A-Z Index

News Release

Sept. 23, 2019

Beffa’s passion for helping others, networking leads to job shadow in D.C.

By Grace Niemeyer, communication assistant

For most college students, spring break is a chance to relax on the beach, but Northwest Missouri State University student Ashley Beffa took the opportunity to travel to Washington, D.C., to job shadow at a prestigious medical center. Now, she’s applying the lessons of that experience to her remaining coursework and co-curricular activities at Northwest.

Beffa, a junior biology and psychology major from Kansas City, Missouri, is an office assistant in the Office of Student Affairs where she connected with Chris Hughes, who serves as an executive in residence at Northwest.

“[Chris] asked me the obligatory ‘What’s your major?’” Beffa said. “I told him and I always end with ‘I want to build artificial limbs and prosthetics and orthotics one day,’ and he said, ‘No way. I know people.’”

Within a few hours Hughes had lined up a job shadow opportunity for Beffa in Washington, D.C., at Walter Reed National Military Medical Center, the leading military medical center in the United States.

“It was incredible,” Beffa said. “I was so overwhelmed. It was an amazing scenario.”

Beffa holds leadership positions at the Newman Center and is involved in Alpha Delta Pi sorority. She said job shadowing in D.C. taught her more about being a leader.

“I learned that everyone – from the loudest in the room to the quietest – can be a leader,” Beffa said. “At Walter Reed, everyone seemed to lead in their own way. Maybe it was through title, experience, or by example, but everyone pitched in for the same common goal – to lead their patients in whatever way is needed to help them succeed. This has become my goal, to help lead others, however in my case, I am trying to lead them to also follow their dreams.”

Beffa traveled to D.C. last spring and was escorted by wounded warrior Joe Bowser for personalized tours of the Pentagon, Capitol Hill and Walter Reed. She met professionals ranging from residency program students to professionals about to retire.

“It was amazing because that’s normally a place that I wouldn’t be able to get into as a civilian, but they made special accommodations to be able to have me,” Beffa said. “It was just an amazing experience.”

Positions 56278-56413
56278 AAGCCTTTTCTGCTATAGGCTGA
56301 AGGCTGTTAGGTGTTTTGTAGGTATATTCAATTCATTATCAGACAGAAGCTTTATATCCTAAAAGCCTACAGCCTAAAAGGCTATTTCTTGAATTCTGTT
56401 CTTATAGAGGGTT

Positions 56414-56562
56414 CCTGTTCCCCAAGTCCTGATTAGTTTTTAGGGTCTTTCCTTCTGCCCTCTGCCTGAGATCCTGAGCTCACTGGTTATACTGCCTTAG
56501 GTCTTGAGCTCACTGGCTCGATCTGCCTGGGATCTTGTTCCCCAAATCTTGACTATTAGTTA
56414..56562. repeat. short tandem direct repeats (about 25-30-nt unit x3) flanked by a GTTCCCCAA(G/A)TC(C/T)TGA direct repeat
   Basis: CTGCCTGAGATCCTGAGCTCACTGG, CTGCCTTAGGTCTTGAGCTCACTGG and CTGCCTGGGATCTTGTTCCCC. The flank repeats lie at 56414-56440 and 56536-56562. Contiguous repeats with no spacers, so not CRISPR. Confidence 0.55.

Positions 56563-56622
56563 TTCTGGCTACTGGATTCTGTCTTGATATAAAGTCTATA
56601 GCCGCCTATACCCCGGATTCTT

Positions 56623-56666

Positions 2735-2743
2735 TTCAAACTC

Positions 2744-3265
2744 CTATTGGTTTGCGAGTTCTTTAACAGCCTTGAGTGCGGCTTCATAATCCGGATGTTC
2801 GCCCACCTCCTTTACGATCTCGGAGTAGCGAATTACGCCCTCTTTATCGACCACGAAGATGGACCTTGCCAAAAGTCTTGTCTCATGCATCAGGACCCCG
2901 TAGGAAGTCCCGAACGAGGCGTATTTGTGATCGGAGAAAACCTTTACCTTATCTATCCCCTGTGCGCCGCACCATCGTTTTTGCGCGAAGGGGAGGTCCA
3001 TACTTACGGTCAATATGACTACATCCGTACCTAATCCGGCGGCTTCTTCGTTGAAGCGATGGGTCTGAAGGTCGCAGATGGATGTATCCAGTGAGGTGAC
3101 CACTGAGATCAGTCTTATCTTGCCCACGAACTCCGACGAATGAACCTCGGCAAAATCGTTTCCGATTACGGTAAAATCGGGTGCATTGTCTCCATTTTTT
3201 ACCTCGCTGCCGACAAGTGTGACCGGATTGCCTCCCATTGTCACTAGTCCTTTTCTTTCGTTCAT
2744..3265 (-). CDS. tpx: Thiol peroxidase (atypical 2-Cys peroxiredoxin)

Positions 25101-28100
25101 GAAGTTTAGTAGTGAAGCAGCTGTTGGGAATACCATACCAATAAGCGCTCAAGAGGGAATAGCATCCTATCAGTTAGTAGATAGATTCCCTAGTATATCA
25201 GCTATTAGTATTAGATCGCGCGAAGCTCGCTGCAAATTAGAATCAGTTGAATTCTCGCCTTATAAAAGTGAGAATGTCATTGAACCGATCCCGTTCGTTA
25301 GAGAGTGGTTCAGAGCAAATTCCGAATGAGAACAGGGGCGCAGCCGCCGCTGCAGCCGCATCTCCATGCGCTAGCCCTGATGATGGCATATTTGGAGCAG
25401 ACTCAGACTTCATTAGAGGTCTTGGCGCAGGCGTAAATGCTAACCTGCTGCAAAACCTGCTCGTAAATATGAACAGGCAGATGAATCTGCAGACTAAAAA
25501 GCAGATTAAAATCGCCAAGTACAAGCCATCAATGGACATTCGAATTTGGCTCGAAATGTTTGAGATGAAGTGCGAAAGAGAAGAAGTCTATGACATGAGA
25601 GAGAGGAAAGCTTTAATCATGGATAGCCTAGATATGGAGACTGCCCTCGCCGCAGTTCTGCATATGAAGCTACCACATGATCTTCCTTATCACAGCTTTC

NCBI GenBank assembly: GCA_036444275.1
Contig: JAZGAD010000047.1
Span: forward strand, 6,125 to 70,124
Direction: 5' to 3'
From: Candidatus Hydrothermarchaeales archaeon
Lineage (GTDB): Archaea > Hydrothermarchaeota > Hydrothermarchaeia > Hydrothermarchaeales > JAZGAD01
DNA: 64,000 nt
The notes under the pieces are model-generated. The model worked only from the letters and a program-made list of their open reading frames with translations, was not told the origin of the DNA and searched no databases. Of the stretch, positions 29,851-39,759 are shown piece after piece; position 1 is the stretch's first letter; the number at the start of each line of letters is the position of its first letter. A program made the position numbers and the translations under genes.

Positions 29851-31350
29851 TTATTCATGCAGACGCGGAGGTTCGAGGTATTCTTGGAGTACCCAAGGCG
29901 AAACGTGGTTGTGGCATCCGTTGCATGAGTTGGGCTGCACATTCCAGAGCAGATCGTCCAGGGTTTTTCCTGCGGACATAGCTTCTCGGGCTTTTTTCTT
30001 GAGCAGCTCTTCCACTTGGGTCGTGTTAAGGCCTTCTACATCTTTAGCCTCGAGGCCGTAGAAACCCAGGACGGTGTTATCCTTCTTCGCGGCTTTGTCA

At Walter Reed, Beffa learned about the process of building prosthetic limbs, new technologies and saw limb-building machinery in action.

“It wasn’t just people that I thought were important and were important to me and what I’ll experience later in life, but people that are important to the nation,” Beffa said. “It was overwhelmingly amazing.”

Beffa grew up with scoliosis, a sideways curvature of the spine, which fuels her passion for helping others through orthotics and prosthetics. For eight years she wore a back brace, so she understands what some patients experience.

“I really want to help others — usually it’s young girls — and say, ‘It’ll be OK. It all turns out OK,’” Beffa said. “Help guide and mentor them through that relationship.”

Beffa appreciates the opportunities and experiences Northwest provides, especially the opportunity to go to Washington, D.C. Her experience last spring helped her better understand the importance of her coursework at Northwest.

“I’m incredibly blessed that this has happened to me,” Beffa said. “I cannot thank Chris and Joe and everyone that helped me out for the experience that I gained and the knowledge that I gained. It’s important to thank those who helped me get there. I just really hope that I could be able to help somebody like they helped me one day.”


Dr. Mark Hornickel
Administration Building
Room 215